Shenzhen uses 5G to boost infrastructure efforts
5G technology is bringing significant changes to the infrastructure sector in Shenzhen, freeing workers from heavy workloads and enhancing their work efficiency.
The city in Guangdong province announced on Aug 17 it has become the first Chinese city to achieve full-scale 5G deployment, with more than 46,000 base stations having been built so far.
At Pengcheng transformer substation, robots are used to monitor whether electricity equipment is running smoothly. They then send messages to the command center, where workers conduct analysis and diagnosis of the situation to ensure that everything is going well.
The transformer substation, which takes up 20 percent of the load of Shenzhen’s daily power grid, finished its upgrading not so long ago by establishing a 5G network in the area.
In the past, workers had to deal with a large amount of work such as equipment inspection and operation on site, which is a heavy burden for them. With the 5G network, they can let robots do the work and get all the information in the command center, said Xie Zhiyi, head of Pengcheng transformer substation.
“For a check list with 1,330 items, it takes three days for a worker to get the inspection work done. But with 5G and artificial intelligence technologies, we are able to finish it in just an hour. Efficiency of power grid equipment inspection has increased by 270 percent,” Xie said, adding the substation has so far deployed a total of 1,036 intelligent devices, including inspection robots and 5G cameras.
“The ‘new infrastructure’ of 5G has unleashed fresh momentum for our industry and brought significant changes to the way we work.”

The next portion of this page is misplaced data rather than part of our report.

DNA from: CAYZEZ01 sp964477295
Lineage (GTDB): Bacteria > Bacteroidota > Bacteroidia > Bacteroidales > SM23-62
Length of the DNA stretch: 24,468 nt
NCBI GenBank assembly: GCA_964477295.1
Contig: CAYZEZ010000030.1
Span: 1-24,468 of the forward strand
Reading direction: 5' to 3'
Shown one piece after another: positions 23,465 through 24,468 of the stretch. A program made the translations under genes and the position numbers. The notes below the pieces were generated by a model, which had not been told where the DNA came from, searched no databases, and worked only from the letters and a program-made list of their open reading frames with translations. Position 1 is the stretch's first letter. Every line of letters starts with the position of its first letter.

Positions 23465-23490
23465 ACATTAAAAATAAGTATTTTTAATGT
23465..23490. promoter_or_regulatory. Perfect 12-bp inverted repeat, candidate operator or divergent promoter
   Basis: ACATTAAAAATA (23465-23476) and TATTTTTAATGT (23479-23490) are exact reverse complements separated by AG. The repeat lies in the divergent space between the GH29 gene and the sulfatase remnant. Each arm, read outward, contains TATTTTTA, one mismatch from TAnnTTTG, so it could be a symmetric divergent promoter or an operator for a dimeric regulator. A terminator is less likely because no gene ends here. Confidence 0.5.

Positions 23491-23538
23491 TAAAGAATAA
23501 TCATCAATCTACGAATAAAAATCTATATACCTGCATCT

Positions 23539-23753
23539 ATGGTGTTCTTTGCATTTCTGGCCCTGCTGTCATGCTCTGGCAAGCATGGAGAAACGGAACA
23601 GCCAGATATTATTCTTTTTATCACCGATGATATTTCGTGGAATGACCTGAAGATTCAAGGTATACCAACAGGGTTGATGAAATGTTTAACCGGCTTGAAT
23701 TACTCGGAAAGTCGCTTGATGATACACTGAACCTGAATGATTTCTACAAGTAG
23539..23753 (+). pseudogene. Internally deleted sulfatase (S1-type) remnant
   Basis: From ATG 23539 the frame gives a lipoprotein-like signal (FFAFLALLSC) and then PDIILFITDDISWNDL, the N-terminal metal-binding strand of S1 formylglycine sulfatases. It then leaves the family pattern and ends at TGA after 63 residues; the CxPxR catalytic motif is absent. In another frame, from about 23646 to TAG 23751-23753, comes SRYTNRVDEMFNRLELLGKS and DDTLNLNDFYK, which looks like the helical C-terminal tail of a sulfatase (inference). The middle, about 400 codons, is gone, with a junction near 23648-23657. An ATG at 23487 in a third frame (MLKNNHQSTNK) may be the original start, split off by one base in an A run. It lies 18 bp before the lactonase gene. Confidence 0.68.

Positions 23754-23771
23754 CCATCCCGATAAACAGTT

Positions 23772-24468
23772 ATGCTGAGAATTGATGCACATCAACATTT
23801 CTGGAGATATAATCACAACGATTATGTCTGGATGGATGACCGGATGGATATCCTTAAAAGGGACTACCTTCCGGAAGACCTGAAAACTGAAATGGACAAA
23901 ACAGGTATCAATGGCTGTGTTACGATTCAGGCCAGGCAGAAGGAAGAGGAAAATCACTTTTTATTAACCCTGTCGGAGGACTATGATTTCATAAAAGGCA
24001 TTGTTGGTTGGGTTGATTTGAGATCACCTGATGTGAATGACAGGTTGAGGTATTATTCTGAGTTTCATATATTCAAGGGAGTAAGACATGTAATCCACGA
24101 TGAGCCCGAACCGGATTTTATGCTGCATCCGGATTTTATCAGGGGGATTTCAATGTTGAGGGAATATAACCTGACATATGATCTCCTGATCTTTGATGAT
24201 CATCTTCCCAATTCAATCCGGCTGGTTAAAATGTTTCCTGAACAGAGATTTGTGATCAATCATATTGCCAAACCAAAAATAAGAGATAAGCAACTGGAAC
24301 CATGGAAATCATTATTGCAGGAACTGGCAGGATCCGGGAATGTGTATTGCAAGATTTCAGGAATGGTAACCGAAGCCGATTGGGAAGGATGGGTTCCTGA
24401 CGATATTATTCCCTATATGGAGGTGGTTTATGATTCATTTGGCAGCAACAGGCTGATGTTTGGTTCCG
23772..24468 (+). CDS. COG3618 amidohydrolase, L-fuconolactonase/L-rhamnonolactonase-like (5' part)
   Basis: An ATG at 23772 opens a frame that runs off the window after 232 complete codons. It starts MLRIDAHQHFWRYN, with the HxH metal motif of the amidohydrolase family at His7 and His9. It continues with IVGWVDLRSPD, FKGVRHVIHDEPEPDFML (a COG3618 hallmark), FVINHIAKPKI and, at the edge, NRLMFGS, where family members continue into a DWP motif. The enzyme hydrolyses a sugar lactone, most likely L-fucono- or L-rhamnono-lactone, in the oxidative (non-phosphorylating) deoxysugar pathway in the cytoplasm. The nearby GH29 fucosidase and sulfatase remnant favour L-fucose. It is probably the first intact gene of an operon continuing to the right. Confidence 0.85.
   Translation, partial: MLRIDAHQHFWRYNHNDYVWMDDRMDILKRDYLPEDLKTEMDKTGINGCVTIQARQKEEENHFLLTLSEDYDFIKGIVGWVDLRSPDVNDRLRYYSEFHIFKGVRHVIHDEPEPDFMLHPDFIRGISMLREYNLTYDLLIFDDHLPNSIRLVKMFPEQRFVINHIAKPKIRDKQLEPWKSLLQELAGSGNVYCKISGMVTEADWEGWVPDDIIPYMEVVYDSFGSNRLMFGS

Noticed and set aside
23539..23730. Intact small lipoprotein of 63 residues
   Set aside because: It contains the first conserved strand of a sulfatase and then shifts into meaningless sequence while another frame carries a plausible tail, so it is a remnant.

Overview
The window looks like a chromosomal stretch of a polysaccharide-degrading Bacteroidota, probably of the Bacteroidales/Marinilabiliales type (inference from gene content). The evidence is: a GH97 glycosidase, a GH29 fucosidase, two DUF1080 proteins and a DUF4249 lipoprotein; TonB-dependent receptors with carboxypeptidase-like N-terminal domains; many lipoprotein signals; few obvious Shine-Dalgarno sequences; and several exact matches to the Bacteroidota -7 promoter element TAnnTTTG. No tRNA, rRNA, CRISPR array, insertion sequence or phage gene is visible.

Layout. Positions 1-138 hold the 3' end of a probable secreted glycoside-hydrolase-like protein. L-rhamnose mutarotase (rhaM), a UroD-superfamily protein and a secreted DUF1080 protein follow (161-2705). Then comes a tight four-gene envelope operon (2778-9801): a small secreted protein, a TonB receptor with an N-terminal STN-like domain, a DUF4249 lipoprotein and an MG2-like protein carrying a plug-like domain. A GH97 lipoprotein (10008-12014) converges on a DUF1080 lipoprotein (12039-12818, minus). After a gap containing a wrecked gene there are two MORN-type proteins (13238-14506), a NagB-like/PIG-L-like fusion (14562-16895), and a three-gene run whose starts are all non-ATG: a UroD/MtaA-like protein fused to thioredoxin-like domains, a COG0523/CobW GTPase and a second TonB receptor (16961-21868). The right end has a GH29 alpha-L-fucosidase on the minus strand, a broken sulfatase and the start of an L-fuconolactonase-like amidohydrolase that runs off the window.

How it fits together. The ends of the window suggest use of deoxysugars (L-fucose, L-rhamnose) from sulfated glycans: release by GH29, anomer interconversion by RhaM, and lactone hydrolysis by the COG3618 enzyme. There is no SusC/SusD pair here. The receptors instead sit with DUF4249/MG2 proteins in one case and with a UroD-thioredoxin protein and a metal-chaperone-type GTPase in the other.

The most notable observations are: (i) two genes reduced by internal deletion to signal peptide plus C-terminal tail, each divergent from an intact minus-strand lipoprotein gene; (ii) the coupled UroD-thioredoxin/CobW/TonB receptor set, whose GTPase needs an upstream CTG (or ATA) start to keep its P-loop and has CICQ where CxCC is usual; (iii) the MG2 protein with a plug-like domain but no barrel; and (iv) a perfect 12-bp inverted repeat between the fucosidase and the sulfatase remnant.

The power station is just one of various scenarios of 5G application in infrastructure projects in Shenzhen. The next-generation wireless network is also promoting the upgrade of traditional ports in the city.
Mawan SmartPort is the country’s first port that was upgraded from a traditional port to a smart one.
“One of the most typical examples of 5G application in our port is the remote control of gantry cranes,” said Hu Zijian, a worker at Mawan SmartPort.
“Previously, workers had to climb to the operators’ cab to work, which is dozens of meters high above the ground. Working conditions are tough. Now, they can sit in front of the computer in the control room and finish the work as high-definition videos of the site are transmitted to the computer with superfast 5G network,” Hu said.
Deployment of the 5G network has also reduced construction and operating costs, and enhanced the stability of internet in the port.
“Ports used to connect to the internet mainly through optical fiber or Wifi, which is high in construction and operating cost and low in stability. And some areas cannot be covered by the internet,” he said. ” (The) 5G network provides the foundation for us to offer better services.”
The “smart” upgrade has enhanced the port’s operating efficiency by 30 percent and cut the number of workers on site by 80 percent, said officials of China Merchants Port, which owns the Mawan SmartPort. Safety hazards have been reduced by 50 percent.
Li Yubin, deputy general manager of CMP, said the change in Mawan SmartPort could become a role model for other domestic and overseas traditional ports to seek “smart” transformation.